Students are livid. Alumni are furious. Fans are so angry they are peppering websites with angry messages. The University should be ashamed for bowing to pressure from the NCAA, they write.
Now, people all over Illinois are stunned and deflated as they prepare to say good-bye to the Chief, the school’s American Indian mascot for the past 81 years.
No longer will fans get to see a University of Illini student make a mockery of Native American culture. No longer will students get to see a 20-something white male jump around as if he had ants in his pants. No longer will people in the arena get to see the most ridiculous and insensitive portrayal of an ethnic group anywhere. Thank God.
The Chief is relatively new to me. I grew up in Florida where we have our own version of the Chief. But that’s where the comparison ends. Before football games, Chief Osceola and his horse, Renegade, ride out to the center of the field and throw a spear into the middle of the field. Afterward, this chief pretty much sits on his horse, riding up and down the sidelines a few times. Chief Osceola does not do a mocking dance, nor chant nonsensically.
Unlike at U of I, Florida State has the support of the local Indian tribe. The Seminole Tribe officially sanctions Chief Osceola and the use of its name. Plus, the Seminole Tribe seeks the connection to the university. It’s am “honor” to be associated, says Max Osceola, the chief and general council president of the Seminole Tribe of Florida.
Of course, the university pays the tribe for the use of that mascot. Still, there is a difference between the two chiefs. The chief at Florida State is quieter and treated with respect. At the U of I, the chief is a spazz who mocks Native Americans. What in the world does that dance have to do with anything that Illini, or any other Indians, find spiritual and sacred? Isn’t a university supposed to stand for reason and knowledge? Illinois is one of the finest research institutions in the country, yet it is remembered more and more for the Chief’s dance. The decision is a no-brainer for such a revered educational institution.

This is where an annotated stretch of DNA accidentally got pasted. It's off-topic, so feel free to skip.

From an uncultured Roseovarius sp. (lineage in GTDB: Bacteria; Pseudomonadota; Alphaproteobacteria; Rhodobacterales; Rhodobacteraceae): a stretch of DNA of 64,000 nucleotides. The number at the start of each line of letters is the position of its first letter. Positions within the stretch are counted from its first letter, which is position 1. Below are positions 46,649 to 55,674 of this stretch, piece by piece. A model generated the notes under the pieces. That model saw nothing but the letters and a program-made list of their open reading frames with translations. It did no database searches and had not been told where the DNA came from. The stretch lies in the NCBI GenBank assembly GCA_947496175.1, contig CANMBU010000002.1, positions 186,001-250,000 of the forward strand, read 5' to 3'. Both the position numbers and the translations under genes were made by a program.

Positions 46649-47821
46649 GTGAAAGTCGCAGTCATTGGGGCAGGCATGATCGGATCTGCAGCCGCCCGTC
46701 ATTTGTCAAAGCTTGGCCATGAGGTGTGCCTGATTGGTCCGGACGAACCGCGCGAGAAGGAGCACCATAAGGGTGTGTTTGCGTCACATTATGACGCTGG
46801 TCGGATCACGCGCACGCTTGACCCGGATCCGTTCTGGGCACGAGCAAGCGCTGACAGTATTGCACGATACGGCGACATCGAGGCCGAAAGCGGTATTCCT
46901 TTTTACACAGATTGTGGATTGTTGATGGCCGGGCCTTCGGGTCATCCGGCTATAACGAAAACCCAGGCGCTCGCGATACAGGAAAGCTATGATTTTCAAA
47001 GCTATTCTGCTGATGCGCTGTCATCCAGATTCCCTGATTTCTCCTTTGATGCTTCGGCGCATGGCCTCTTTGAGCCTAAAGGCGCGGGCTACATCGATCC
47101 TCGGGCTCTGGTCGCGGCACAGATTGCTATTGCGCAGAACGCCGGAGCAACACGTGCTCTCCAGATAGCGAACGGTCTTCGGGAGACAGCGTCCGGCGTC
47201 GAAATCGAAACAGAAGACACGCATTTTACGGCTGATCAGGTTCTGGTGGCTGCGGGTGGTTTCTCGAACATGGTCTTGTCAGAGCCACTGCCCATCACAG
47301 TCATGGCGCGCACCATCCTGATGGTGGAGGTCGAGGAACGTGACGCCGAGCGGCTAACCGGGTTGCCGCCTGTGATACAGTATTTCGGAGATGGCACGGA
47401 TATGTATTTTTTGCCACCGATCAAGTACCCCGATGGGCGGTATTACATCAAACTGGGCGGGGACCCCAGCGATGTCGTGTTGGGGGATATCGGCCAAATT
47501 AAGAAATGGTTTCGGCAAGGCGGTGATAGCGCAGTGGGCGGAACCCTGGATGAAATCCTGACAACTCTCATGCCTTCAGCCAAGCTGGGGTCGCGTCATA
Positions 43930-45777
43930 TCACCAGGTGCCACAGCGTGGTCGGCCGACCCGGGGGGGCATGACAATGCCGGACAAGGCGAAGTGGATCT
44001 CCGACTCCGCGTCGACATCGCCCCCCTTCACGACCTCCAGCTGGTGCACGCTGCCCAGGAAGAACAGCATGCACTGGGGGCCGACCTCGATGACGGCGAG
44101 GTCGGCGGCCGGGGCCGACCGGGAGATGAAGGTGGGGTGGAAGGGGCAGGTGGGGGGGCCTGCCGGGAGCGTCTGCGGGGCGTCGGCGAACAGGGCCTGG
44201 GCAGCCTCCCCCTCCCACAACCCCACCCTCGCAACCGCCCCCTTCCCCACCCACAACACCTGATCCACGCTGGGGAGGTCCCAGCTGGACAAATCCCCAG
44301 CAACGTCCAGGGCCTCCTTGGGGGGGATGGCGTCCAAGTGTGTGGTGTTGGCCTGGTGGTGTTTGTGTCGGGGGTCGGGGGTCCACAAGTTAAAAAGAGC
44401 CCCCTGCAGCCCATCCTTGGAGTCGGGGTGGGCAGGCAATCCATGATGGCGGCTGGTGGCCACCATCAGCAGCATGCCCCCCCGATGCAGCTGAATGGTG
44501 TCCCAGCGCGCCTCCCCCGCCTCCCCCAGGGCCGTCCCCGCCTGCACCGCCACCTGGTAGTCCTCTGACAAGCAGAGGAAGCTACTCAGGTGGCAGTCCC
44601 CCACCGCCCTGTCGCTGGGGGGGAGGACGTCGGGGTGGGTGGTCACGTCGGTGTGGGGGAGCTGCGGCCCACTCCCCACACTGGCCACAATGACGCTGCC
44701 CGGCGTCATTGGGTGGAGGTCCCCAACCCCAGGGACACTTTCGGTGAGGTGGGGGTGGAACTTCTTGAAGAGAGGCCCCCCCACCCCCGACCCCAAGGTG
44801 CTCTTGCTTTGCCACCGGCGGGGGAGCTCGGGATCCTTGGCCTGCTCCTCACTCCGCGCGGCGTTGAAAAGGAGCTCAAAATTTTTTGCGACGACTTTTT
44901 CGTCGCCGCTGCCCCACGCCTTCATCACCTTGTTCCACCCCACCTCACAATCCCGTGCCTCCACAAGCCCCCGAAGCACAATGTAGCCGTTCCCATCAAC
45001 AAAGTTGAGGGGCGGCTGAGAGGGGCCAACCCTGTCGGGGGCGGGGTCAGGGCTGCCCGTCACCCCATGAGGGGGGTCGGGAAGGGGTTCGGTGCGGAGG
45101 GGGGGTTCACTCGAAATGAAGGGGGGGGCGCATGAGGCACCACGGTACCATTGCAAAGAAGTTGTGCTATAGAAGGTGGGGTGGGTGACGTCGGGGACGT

How about we use Sambo as a mascot and have him do a black-faced dance a la Bojangles? The Chief’s dance is just as absurd. What’s just as sad are the comments on message boards and in interviews cited on TV and in newspapers. Many fans and alumni are attacking the university and the NCAA for forcing the end of the chief’s escapades.
Fans invoke such weighty words as honor and loyalty and tradition, but they fail to mention that the chief ridicules these very same words for Native Americans everywhere. [By the way, how in the hell does the NFL allow such a mean-spirited word as Redskins to remain as a team nickname?]
“The chief is an honored symbol,” writes one fan. “I am ashamed of the University of Illinois. The Chief is much more than a ‘mascot.’ He is a respected and honored tradition who has spanned generations.”
Another writes: “I love the Chief and the honor, loyalty, and tradition that he stands for. … The University has now lowered itself to the level of all other universities in the nation by giving up a proud heritage.”
Buying and wearing more Illiniwek merchandise will show those forcing this change, writes another fan who is “ashamed” of his university. Fortunately, the spirit of Chief will transcend time, don’t ya know: “The legacy, spirit, and tradition of Chief Illiniwek will go on through all of us who have held him in such high regard for so many years, and he will forever be the honored symbol of the University of Illinois no matter what.”
One fan says we should stop looking for ways to be offended by free expressions like Chief Illinwek’s dance. Here’s the twisted logic: “We can choose to be offended or we can ignore the words or actions that offend us.” That’s easy to say if you do not face such discrimination on a daily basis.
So today while reporters and columnists continue to feed on this frenzy, and fans mourn, and students drink, and the board of trustees that voted to end the Chief’s affiliation stays at home, I will sit down in front of the TV and switch off the Illinois-Michigan game and turn on “The Sopranos.” At least, I know the portrayal of Italian-Americans in this show purposely mocks stereotypes for entertainment purposes. There’s no pretense that the loyalty, honor and tradition in this show are legitimate. Besides, this show is a helluva lot more entertaining.